Customer Retention, Re-Engagement can Energize Your Business
It’s obvious that everyone is fed up with life in the coronavirus world. People are tired of the restrictions. They’re tired of social distancing and self-quarantine. They’re tired of reading about it and seeing it on the news. However, as the world begins to reopen – who knows for how long – studies have shown many people are slow to re-enter the marketplace or social scenes. That is why putting a little effort into customer retention can energize your business.
It’s a rule of thumb in retail that it costs anywhere from five to seven times more to acquire a new customer than it does to retain an existing one. That rule is even more important now as the retail world works to bounce back from the shutdown. It’s also why savvy retailers should be using every means possible to reconnect with their loyal customers as they begin to re-open their stores.
Reasons for retention
There are plenty of reasons for reaching out to retain good customers.
- They’re familiar with you. Repeat customers know what products you have, probably know where to find it, and they’re comfortable with your store and your employees.
- It’s proven that people are more likely to shop from familiar brands rather than trying something new, especially coming out of a period when all stores were closed.
- You already have their information. That makes it easier for you to reach them with messaging and marketing, even if your store has been shuttered.
While the customer retention rule of thumb is often citied, according to research by Amy Gallo for Harvard Business Review, studies show that acquiring a new customer can cost up to 25 times more than keeping a current one. Additionally, the study shows that increasing customer retention by just 5% can increase profits anywhere from 25% to 95%.
Re-engage long-lost customers
Unless you own what is considered an “essential” business that remained open during the shutdown, chances are you haven’t seen your customers for the past couple of months. Now, as America tries to restart its economy – whether it’s premature or not – you need to reconnect with those folks and there are plenty of ways to do it.
Reward them. Customer rewards programs not only benefit loyal shoppers, they are also a boon to businesses because they provide valuable customer information. The information gathered through these programs is especially valuable during the shutdown. It allows savvy business owners to stay in touch with customers when their doors are shut for whatever reason. When reopening, use that contact information to kick customers a coupon or other incentive to return to your store.
Fancy rewards programs aren’t just for big-box stores. Programs such as Paladin Data Corporation’s Rich Rewards or providers such as Repeat Rewards offer independent businesses incentives that keep customers coming back and they can be operated through your point of sale process.
Be socially responsible. It’s hard to imagine in this online world a retail store or any kind of business today that doesn’t have some kind of digital presence – a website or social media site. A website blog or an active social media site is a great way to stay in touch with customers when the store is closed and invite customers back when reopening. Personalizing your business through a blog or social media keeps you at the top of your customers’ minds.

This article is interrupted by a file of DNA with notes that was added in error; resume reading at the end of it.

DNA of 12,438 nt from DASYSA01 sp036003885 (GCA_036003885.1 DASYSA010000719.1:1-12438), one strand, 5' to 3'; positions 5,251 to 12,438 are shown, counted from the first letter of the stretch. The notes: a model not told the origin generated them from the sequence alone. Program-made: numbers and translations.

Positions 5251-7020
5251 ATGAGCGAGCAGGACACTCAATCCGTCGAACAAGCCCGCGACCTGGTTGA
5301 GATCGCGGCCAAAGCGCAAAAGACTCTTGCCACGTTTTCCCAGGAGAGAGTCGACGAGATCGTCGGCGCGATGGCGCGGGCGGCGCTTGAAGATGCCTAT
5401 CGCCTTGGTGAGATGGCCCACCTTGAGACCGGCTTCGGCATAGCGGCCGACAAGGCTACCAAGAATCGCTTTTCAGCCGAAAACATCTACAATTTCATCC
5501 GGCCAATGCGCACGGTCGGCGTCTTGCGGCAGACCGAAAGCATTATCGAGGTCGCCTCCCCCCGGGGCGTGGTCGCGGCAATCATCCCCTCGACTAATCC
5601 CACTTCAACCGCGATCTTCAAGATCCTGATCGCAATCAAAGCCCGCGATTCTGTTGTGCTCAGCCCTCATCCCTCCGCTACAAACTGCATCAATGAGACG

“People like people. Shocking, right?” says marketing guru Neil Patel. “That’s why even the most boring and dry companies should at least give their blog a personal touch. The reason my face is everywhere on (my) site isn’t because I love myself, but because it helps me connect with readers.”
Celebrate them. Businesses with comprehensive incentive programs often have customer information such as birthdays and anniversaries. Use that information to send out birthday rewards. For businesses without incentive programs, a little digital research can turn up birthdates and other ways to celebrate.
Seek feedback. Instead of trying to coax customers into the store to sell them something, ask them what changes, improvements, or products they would like to see in the future. It’s a way of personalizing your store and service. A customer survey could be part of the effort. Some businesses use Key Performance Indicators – short customer surveys – to help them improve their store and services. This can be part of an email campaign or social media post.
“Consumers expect more from merchants today. Due in part to the evolution of retail, which now offers more personalized choices from e-commerce companies, shoppers want similar features such as personalized offers and rewards programs from their neighborhood stores,” says Dan Nesmith, president of Paladin Data Corporation, a leading provider of retail technology to independent businesses.
In this age of social distancing, protective masks and self-quarantines, getting face-to-face with customers might seem impossible. But when your doors reopen, it’s important to get some facetime with your shoppers.
“It’s simple. There’s no substituting face-to-face conversations to build a connection with customers,” Patel writes in his blog.
A study published in the Journal of Experimental Social Psychology shows that in-person, face-to-face requests are 34 times more successful than emailed requests. That shows the importance of face-to-face communications.
While the coronavirus restrictions make it difficult and socially awkward to interact today, working within the social norms of masks and personal distance can make it possible and highly valuable.
Customer retention done correctly is part of a business’s routine customer service, not just in desperate times like the coronavirus outbreak and response. If it’s incorporated into a store’s retail platform, it can become automatic and benefit both the customers and the business forever.